Pharmacology: Fluconazole is a member of a new class of triazole antifungal agents. It is a potent and specific inhibitor of fungal sterol synthesis.
Fluconazole is a highly selective inhibitor of fungal cytochrome P-450 sterol C-14 alphademethylation. Mammalian cell demethylation is much less sensitive to fluconazole inhibition. The subsequent loss of normal sterols correlates with the accumulation of 14 alpha-methyl sterols in fungi and may be responsible for the fungistatic activity of fluconazole. It has been shown that fluconazole 50mg daily given up to 28 days does not affect testosterone plasma concentrations in males or steroids concentrations in females of childbearing age.
Fluconazole 200 - 400 mg daily has no clinically significant effect on endogenous steroid levels or on ACTH-stimulated response in healthy male volunteers. Interaction studies with antipyrine indicate that single or multiple doses of fluconazole 50 mg do not affect its metabolism.
The pharmacokinetic properties of fluconazole are similar following administration by the intravenous or oral routes. Fluconazole is well absorbed after oral administration. The bioavailability of orally administered fluconazole is more than 90% compared with intravenous administration. Oral absorption is not affected by concomitant food intake. In the fasting state, peak plasma concentrations occur between 0.5 and 1.5 hours post-dose with a plasma elimination half-life of approximately 30 hours. Fluconazole plasma concentrations are dose proportional.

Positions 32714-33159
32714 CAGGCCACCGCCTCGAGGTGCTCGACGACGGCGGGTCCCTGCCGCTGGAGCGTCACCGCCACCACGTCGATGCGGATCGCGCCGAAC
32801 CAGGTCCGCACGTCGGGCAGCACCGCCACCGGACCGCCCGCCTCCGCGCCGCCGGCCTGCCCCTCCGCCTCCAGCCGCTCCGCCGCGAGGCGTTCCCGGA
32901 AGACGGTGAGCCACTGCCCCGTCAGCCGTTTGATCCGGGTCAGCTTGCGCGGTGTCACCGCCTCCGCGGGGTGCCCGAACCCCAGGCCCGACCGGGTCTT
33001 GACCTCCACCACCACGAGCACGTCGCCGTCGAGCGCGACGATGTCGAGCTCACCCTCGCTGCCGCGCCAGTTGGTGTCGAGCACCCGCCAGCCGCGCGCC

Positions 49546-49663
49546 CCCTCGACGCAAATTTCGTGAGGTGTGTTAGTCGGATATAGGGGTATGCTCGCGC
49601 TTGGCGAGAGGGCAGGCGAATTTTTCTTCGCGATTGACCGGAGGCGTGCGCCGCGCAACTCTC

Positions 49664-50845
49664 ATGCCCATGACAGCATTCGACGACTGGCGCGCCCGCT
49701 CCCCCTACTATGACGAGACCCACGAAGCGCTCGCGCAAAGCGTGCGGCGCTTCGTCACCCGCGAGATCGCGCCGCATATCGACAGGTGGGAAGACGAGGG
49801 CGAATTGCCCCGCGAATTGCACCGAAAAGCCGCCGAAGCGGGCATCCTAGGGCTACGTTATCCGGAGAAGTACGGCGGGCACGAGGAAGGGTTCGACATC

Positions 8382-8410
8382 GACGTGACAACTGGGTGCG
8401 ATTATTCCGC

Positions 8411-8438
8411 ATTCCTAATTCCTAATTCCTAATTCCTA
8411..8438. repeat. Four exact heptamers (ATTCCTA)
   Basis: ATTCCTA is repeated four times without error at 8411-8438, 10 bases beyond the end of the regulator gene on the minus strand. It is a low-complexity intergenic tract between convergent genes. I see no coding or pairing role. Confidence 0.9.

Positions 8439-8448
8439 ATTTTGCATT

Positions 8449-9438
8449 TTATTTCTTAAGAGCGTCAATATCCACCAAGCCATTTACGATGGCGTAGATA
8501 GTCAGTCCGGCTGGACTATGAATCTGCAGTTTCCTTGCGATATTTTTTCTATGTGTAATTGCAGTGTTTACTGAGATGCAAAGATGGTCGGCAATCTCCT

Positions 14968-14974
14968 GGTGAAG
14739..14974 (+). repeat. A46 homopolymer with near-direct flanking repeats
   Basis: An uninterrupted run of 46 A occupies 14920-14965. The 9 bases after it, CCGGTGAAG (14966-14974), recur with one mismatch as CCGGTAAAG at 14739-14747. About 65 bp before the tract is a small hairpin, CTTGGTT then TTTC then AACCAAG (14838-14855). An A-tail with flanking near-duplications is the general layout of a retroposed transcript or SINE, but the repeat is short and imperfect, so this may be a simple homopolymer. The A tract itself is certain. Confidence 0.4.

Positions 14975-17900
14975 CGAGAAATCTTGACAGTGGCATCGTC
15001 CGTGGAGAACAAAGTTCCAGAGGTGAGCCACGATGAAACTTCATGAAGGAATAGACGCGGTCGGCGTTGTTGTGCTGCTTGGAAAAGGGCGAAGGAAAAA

Ninety percent steady-state levels are reached by day 4-5 with multiple once-daily dosing. Administration of a loading dose (on day 1) of twice the usual daily dose results in plasma concentration close to steady state by day 2. The apparent volume of distribution of fluconazole approximates to total body water. Plasma protein binding is low (11-12%).
Fluconazole shows good penetration into all body fluids studied. The concentrations of fluconazole in saliva and sputum are equal to plasma concentrations. In patients with fungal meningitis, fluconazole concentrations in the CSF are approximately 80% of the corresponding plasma concentrations.
The primary route of excretion is renal, with approximately 80% of the administered dose appearing in the urine as unchanged drug. About 11% of the dose is excreted in the urine as metabolites. Fluconazole clearance is proportional to creatinine clearance. There is no evidence of circulating metabolites.
The long plasma elimination half-life provides the basis for single-dose therapy for vaginal candidiasis and once-daily dosing for all other indications.
Microbiology: Fluconazole administered orally and intravenously was active in variety of animal models of fungal infection. Activity has been demonstrated against opportunistic mycoses, eg infections with Candida sp, including systemic candidiasis in immunocompromised animals; with Cryptococcus neoformans, including intracranial infections; with Microsporum sp; and with Trichophyton sp. Fluconazole has also been shown to be active in animal models of endemic mycoses, including infections with Blastomyces dermatitides; with Coccidioides immitis; including intracranial infection; and with Histoplasma capsulatum in normal and immunosuppressed animals.